Btw, when I search for “Sproutly” in Google I get a top hit of Sproutly.com (I’m sure you’ve already done this!). This is someone’s personal blog, but it looks like it hasn’t been updated in a while (couldn’t find a date, but the last comment on the second article from the top is from years ago).

This might mean you could buy it out from them, and if you’re serious about the name I would reach out to them, explain your situation, and offer a small amount of money for it. I don’t know your financial situation or how much you have to offer, but I’ve bought domains from real (non-domain-squatter) people for around $100-$200 before. If they say yes, then great, you’ve got a .com. If they tell you they are passionate about the name and would never even consider selling it, you might want to think about a different brand name.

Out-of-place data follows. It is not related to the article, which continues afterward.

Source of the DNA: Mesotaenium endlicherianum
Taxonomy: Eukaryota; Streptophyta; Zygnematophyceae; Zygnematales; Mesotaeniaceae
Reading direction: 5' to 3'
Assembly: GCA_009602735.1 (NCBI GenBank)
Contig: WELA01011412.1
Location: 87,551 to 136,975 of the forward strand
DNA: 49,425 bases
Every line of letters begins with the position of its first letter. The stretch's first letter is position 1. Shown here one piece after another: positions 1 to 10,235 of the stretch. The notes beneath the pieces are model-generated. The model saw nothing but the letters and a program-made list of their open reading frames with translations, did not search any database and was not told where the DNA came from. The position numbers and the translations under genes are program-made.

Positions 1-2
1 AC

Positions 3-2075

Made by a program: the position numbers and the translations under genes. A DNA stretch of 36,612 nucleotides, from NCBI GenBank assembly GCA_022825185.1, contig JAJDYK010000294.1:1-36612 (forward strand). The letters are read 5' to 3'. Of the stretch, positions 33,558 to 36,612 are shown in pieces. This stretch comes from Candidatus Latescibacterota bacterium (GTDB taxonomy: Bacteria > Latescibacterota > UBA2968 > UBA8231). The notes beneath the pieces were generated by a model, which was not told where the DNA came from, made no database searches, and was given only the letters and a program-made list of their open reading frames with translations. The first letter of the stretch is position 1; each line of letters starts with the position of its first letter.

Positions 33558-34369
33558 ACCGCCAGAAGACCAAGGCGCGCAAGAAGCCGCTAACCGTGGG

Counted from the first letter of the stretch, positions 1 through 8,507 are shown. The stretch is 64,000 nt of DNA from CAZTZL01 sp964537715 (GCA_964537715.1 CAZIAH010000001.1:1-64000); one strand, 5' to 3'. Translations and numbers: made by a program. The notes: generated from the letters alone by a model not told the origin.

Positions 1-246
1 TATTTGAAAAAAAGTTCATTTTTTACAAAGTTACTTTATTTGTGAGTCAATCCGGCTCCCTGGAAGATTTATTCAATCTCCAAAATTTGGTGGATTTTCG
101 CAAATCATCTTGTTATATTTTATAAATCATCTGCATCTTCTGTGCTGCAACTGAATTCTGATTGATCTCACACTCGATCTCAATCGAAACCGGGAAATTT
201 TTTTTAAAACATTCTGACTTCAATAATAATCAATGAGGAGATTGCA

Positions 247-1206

Just my 2 cents.


#6

Similarly, in France “prout” is onomatopoeia for “fart”.


#7

Thanks Matt. Yes we’ve been in contact with the owner of sproutly.com. He’s not prepared to take the sort of money we can offer him now, but he’s open to another offer when we have “bucketloads of VC cash” (my words =)


#8

Good point. At least we can always pivot into an online fart app.


#9

I was thinking it is related to the uncontrollable grows in the garden; the growth of a bad type, the one which you gotta get rid of. “Get rid of” is not a good association for a software, I believe.

That’s a gold mine! In a heated argument online one can always provide a link with wording “My opinion on your position is best summarized by this” and the shortened link of course goes to your site. Similar to this (NSFW), but commercial: one fart argument shall cost $1 (in a heat of the argument price sensitivity is zero).